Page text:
You make your way inside to the famous tuna auction. From a corner you watch the action unfold, and in your transpacific delirium you’re convinced you understand what’s going on. Men with poles are poking a lifeless 500-pound tuna while smoking and shouting at each other. This could get ugly quick. You escape out a side door. Moments later you’re at Sushi Dai, a workaday joint beside the market, sipping ice-cold Sapporo while queuing for a counter seat. Soon you’re properly and irretrievably drunk, at 6:15 a.m. on a Tuesday, gorging on botan ebi and sake as if it were Friday night.
Back at your hotel, the newspaper’s not even on the doorknob yet.
But my all-time favorite morning ritual is a walk around Hoan Kiem Lake in Hanoi, which, on winter mornings, drapes itself in a lacy veil of mist. Willows dip their branches in the jade-green water. A red-lacquered wooden footbridge leads from the shore to a small island temple, where tendrils of incense rise to meet low-hanging clouds. The bridge is called the Huc, or “place of morning sunlight,” although it is usually shrouded in fog, such that as you cross you feel you’re stepping into nothingness.
A recent visit was no different. I rose at dawn to make a few circuits round the lake. As always, a cluster of elderly Vietnamese women were silently practicing tai chi on the grassy banks. Farther along, a rowdier group had assembled, flash-mob-style, to perform what we used to call “calisthenics.” One can chart the globalization of Hanoi life by the soundtrack: in the 90’s it was lilting Vietnamese folk tunes; now it’s “Single Ladies.” Back then, the women wore traditional pajamas; today they wear yoga pants or counterfeit tracksuits emblazoned juicey culture. After swiveling hips en masse, they circled up to form a 40-car massage train.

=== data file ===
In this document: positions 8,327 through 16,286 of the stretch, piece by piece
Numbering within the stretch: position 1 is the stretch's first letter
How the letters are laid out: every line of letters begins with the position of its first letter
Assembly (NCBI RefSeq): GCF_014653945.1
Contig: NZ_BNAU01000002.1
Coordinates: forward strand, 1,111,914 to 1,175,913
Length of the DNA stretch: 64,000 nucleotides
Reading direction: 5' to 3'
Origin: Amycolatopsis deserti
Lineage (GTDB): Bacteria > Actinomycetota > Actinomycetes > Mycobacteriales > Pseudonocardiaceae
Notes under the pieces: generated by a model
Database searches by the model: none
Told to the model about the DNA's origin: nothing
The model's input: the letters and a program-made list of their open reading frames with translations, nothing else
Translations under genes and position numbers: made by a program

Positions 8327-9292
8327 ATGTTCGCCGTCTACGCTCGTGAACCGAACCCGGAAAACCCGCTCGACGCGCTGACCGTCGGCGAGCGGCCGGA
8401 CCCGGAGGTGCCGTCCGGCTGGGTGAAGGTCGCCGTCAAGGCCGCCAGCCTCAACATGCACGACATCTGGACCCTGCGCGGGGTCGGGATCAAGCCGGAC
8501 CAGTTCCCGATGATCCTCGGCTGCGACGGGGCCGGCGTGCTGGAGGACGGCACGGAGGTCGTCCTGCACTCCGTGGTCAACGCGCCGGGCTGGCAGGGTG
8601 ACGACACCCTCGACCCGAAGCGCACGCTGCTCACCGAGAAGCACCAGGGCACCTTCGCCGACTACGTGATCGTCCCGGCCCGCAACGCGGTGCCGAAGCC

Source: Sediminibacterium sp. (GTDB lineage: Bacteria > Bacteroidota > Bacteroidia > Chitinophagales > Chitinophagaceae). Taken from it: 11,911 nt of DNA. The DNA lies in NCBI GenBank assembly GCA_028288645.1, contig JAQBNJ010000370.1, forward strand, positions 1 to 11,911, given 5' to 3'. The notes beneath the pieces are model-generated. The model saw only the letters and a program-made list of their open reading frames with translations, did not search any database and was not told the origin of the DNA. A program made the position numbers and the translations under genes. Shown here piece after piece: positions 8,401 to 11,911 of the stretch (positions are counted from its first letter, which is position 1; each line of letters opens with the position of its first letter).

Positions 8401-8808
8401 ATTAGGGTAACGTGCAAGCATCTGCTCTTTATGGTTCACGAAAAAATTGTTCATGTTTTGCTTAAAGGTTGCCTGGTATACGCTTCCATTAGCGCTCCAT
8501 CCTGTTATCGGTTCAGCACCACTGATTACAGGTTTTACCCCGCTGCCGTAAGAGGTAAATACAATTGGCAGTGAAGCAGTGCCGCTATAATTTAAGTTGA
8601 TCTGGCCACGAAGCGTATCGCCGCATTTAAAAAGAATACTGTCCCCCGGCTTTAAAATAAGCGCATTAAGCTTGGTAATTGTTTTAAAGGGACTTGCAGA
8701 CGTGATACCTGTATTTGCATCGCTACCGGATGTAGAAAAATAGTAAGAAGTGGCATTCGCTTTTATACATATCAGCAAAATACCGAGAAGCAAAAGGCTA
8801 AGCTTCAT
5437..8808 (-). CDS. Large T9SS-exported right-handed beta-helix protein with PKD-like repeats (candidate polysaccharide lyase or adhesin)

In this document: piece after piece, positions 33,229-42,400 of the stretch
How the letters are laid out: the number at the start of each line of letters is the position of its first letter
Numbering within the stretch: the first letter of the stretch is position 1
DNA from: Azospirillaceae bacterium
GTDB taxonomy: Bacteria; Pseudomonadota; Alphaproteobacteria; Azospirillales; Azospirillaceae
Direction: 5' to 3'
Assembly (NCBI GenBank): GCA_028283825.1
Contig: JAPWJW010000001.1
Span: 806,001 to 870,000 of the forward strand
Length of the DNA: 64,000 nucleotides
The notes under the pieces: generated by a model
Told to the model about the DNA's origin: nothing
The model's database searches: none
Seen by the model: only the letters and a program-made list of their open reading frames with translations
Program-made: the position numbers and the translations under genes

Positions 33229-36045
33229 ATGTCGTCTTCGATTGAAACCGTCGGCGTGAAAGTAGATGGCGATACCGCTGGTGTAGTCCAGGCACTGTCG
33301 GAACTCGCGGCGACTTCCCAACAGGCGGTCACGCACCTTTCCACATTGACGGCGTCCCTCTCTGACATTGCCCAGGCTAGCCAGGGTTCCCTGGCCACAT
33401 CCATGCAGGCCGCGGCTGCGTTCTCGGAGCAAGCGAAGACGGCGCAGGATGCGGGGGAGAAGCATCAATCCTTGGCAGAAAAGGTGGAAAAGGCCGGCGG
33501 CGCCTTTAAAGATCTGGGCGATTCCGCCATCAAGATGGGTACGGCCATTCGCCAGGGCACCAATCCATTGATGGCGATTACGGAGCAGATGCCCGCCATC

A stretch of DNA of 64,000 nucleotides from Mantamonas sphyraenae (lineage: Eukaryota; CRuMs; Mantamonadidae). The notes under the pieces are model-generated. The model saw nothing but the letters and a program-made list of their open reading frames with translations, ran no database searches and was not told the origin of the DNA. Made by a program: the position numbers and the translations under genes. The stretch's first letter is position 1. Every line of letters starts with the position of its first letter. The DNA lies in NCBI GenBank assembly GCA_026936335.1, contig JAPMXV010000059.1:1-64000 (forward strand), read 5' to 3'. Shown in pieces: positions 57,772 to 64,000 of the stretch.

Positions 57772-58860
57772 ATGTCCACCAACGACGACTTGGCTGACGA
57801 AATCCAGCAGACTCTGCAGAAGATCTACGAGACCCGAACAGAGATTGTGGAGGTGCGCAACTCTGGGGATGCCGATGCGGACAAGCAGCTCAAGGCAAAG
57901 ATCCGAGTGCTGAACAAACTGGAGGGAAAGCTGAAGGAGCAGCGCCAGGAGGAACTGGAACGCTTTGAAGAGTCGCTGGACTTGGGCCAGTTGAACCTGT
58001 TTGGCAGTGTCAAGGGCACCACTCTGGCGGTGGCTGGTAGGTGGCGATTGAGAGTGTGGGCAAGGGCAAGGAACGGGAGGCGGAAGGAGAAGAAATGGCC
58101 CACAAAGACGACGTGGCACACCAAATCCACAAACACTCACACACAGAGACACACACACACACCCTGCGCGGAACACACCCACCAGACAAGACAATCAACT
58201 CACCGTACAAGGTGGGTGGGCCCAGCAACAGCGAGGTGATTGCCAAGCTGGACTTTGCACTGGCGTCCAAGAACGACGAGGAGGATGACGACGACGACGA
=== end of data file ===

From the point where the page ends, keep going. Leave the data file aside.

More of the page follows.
In the park, four boys dressed in blue-and-white school uniforms laughed over a game of badminton. The sidewalk pho vendor was already serving breakfast; early-shift workers crouched over steaming bowls of broth. The odd Hanoians who still ride bikes—there are a few—were visible at this hour, before the motorbikes and SUV’s scared them back into hiding. The jingle of old bicycle bells is the sweetest sound you can imagine.
After my pho and another lap around the lake, the sun finally broke through the mist, and the heat of the day settled in. When it got too hot I returned to my hotel to take refuge in the lobby AC. But by now the pho vendor’s hearty broth had made me sleepy, like it often does. So I climbed upstairs and slipped back into bed, with the sights and sounds of the morning still jostling in my head, and I dreamed of incense and shuttlecocks and bicycles and bridges to clouds.
Peter Jon Lindberg is T+L’s editor-at-large.